Back in 2011 when Prince William married Catherine Middleton his decision not to wear a wedding ring brought the debate back into the public realm. News papers and journalists took ownership of the story and started to question whether the prince’s decision had a deeper meaning to it. The BBC made the point of saying that ‘A generation or two ago, a British prince choosing not to wear a wedding ring would have barely drawn comment. But the headlines that followed that decision by Prince William show that rings for husbands are now the norm.’
I do agree with this assessment of the Prince’s decision, looking back a few generations it was fairly normal for men not to wear wedding rings. Attitudes slowly started to change in the UK and more men are now wearing wedding rings to the extent that it is now the exception to the norm not to wear one.
There are a few different reasons for this shift in public opinion. Firstly it has become more fashionable for men to wear jewellery in general and there are ever increasing sales of men’s pendants, bracelets and dress rings with retailers creating special lines and ranges aimed at men. This makes it more natural when it comes to planning a wedding for both the bride and groom to have a wedding ring each. And many brides would much prefer their future husbands to wear a wedding band as a symbol of their commitment.
My opinion is that the huge variety of designs now available in men’s wedding rings has been instrumental in increasing their popularity. It is no longer the case that men have to choose between a single traditional looking ‘off the shelf’ wedding ring or nothing at all. They can choose a ring which suits them; their dress sense and the metal which complements their skin tone the best too. As a bespoke designer I work with men who wish to create something unique and unusual often using contrasting finishes or engraving to help tie in the design of their wedding ring with that of their partners.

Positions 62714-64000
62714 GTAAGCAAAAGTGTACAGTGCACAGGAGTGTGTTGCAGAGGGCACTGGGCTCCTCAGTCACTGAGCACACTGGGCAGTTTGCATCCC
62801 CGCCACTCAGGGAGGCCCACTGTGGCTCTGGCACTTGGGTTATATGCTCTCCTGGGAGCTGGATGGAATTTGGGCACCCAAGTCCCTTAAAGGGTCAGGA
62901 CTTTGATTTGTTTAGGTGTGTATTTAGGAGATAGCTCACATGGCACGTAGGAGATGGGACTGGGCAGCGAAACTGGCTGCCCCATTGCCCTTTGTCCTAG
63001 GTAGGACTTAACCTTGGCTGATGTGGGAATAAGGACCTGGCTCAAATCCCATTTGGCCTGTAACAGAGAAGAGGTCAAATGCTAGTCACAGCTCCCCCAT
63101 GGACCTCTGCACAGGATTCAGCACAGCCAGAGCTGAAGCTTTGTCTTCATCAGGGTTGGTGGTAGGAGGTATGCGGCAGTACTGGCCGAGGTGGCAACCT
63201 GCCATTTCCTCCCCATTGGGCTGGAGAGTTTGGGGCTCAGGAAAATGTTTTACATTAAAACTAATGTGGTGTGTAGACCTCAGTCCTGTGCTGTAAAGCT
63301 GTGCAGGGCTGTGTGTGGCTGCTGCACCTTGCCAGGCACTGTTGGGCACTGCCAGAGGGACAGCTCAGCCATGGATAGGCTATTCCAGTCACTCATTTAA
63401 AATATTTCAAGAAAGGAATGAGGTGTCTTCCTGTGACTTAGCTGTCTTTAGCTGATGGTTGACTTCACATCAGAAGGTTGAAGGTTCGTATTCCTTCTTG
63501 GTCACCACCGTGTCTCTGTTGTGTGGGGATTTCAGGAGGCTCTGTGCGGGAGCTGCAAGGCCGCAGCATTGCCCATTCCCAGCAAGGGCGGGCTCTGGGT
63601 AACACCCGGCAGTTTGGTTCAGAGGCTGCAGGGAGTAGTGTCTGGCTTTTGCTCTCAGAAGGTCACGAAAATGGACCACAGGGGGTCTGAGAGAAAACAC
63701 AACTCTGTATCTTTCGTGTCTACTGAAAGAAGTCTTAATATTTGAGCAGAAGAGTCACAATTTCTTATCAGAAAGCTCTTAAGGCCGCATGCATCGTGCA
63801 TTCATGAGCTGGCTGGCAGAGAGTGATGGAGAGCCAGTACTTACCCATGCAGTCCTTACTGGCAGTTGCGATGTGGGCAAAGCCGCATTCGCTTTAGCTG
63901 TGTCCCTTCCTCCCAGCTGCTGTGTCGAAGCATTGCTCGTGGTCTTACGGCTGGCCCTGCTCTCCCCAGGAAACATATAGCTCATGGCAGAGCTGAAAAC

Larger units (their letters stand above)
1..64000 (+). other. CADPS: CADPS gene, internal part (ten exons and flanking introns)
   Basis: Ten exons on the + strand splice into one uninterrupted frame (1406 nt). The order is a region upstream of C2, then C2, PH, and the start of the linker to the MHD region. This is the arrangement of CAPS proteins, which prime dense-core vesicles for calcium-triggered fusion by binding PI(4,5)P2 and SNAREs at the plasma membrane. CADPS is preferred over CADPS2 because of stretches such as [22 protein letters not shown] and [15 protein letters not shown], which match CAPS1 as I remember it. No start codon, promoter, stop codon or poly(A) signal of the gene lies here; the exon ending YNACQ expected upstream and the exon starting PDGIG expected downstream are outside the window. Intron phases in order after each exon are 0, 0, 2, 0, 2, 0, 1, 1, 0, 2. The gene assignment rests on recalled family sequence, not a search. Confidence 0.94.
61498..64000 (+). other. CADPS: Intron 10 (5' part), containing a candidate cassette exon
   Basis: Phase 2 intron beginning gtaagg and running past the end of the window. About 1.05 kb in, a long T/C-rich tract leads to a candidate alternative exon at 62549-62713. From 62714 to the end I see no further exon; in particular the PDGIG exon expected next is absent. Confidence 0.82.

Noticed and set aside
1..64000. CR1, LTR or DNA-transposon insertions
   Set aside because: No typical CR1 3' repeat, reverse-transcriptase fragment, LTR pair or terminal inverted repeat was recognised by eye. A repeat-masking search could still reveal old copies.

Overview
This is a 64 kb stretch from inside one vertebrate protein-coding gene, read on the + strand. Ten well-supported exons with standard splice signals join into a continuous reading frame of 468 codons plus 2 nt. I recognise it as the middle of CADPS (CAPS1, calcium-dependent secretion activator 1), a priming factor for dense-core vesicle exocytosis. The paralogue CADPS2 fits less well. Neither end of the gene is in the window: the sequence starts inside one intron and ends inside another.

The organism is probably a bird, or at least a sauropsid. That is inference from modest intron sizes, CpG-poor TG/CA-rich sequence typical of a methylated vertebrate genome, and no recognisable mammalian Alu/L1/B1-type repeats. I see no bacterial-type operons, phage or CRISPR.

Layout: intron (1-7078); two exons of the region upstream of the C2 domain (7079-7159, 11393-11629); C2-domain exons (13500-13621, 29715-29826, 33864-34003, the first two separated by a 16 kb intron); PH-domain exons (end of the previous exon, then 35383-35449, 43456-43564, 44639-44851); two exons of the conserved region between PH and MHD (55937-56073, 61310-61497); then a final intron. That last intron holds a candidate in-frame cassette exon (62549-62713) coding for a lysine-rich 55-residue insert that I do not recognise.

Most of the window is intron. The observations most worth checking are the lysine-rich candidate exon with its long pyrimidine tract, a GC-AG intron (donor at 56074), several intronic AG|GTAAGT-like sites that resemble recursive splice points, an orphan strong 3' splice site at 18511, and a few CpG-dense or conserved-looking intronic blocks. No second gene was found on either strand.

According to Stephen Robb’s report on men’s wedding rings for the BBC, in the past the tradition for women to wear wedding rings and not their husbands was related to the idea that the man takes ownership over his wife. Thankfully times have changed! The arrival of men wearing wedding rings as social norm, as Robb argues ‘the advance of women's rights in the last century may also help explain why the exchange of two rings in the marriage ceremony became common.’2
I really like the concept that both men and women wearing wedding rings, represents a shift towards equality and two partners wishing to express an equal commitment and love for one another.